Popinjay is NOT about gender. Gender is merely the smell of the steak that is sizzling in the background. Popinjay is about one person’s desire to shed the fetters of society, culture, and repressive government. Orwell’s tale used mind numbing routine, the fear of a powerful enemy, starvation, and disinformation to control its people. Vonnegut’s “Harrison Bergeron” was an extrapolation of the “everyone is equal” fallacy and that anyone who is better than you in sports, art, musical talent, intelligence, and even physical beauty is victimizing you–it’s just not fair that someone can do something better or look better than you, is it? So, let’s just make everyone “equal.” The same with Rod Serling’s The Twilight Zone’s “Eye of the Beholder.”
What do strong central governments fear the most: nonconformity, individualism, self reliance, intellectual critical thinking, and actualization of the self. All strong central governments are based on a collectivist philosophy in which an oligarchy decides what is best for the rest of us because we are mere children who must be taken of and “protected” from the big bad forces of self-realization and self-reliance. In these societies, imitation is not suicide; rather, being an “exception” is a death sentence. Remember the hue-and-cry about the anti-global mantra of “American Exceptionalism?” The rest of the world and a few misguided Americans declared that “American Exceptionalism” was an enemy of the Brave New World Order. We Americans are to be like everyone else, no exception.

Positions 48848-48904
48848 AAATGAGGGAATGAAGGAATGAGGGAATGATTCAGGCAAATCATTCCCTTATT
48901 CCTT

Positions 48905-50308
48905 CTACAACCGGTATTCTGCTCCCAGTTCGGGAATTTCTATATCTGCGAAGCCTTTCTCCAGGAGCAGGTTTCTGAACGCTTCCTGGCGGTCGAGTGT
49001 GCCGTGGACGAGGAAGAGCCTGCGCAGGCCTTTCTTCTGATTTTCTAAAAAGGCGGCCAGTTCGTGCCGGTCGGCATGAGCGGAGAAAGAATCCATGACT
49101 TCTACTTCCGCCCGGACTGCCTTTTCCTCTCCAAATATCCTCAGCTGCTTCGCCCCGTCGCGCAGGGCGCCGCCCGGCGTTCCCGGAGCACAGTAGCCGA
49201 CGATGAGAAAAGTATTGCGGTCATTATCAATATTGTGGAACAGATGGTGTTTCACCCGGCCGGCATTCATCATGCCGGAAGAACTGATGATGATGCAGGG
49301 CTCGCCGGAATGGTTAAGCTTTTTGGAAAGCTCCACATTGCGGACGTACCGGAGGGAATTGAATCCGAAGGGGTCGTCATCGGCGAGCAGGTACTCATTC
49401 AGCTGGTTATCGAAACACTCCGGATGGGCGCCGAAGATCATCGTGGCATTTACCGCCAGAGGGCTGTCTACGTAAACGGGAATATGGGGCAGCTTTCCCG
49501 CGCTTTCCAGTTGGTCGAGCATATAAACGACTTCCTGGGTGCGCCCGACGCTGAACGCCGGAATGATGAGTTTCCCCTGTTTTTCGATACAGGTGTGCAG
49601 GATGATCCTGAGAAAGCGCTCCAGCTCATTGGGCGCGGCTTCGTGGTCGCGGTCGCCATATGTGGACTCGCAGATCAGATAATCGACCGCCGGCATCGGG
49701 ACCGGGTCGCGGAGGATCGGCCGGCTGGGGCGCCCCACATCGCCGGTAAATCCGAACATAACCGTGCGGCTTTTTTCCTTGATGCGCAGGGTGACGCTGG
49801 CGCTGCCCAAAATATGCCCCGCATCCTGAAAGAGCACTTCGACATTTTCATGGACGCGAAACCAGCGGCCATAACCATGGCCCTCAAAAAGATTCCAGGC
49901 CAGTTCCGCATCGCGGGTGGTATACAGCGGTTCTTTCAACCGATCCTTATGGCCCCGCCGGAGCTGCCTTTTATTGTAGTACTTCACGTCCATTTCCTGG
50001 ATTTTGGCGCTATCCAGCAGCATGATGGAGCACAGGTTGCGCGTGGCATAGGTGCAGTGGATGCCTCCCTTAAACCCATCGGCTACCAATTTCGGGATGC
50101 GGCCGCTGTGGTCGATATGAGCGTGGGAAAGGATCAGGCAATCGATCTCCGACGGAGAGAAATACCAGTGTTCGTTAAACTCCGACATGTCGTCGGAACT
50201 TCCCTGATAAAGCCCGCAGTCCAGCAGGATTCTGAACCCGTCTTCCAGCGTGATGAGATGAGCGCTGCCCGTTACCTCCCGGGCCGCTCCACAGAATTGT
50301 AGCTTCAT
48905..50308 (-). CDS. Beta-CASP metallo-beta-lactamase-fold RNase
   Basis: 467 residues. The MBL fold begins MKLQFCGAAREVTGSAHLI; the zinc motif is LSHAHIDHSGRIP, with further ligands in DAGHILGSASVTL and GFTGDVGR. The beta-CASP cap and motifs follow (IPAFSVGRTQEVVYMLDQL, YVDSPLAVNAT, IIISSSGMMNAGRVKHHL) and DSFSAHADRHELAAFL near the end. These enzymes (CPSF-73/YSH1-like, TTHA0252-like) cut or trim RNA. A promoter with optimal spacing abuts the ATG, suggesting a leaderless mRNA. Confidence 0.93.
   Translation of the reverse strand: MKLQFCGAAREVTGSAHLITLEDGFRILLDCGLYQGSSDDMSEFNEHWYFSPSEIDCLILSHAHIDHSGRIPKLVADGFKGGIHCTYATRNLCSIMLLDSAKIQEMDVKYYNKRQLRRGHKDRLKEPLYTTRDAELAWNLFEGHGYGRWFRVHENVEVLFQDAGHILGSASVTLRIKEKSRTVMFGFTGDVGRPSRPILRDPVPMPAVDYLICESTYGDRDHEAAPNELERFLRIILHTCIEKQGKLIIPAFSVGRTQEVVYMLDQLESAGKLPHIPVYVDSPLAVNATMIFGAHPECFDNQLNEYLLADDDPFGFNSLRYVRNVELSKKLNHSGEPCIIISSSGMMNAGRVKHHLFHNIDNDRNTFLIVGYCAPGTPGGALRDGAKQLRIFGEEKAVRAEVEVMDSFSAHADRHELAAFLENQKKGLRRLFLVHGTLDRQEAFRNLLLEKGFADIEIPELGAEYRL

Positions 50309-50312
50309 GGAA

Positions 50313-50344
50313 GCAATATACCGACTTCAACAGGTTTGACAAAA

My MC Jaden Davjek is a product of the society into which they were born, by which they were educated, and for which they will serve as an adult. Gender is never an issue for Jaden. Jaden conforms to the norm as the natural course of their society.
As in all good tales, though, something happens to awaken Jaden, an epiphany moment in which Jaden realizes that the society they loved and had longed to serve is based on alternative facts skewed just enough to create a happy, content, and enslaved populace who prefer security over freedom.
And with this knowledge, Jaden feels neither secure nor free.
“Building Popinjay, Part 02: Language” will be published on Wednesday, 12 July 2017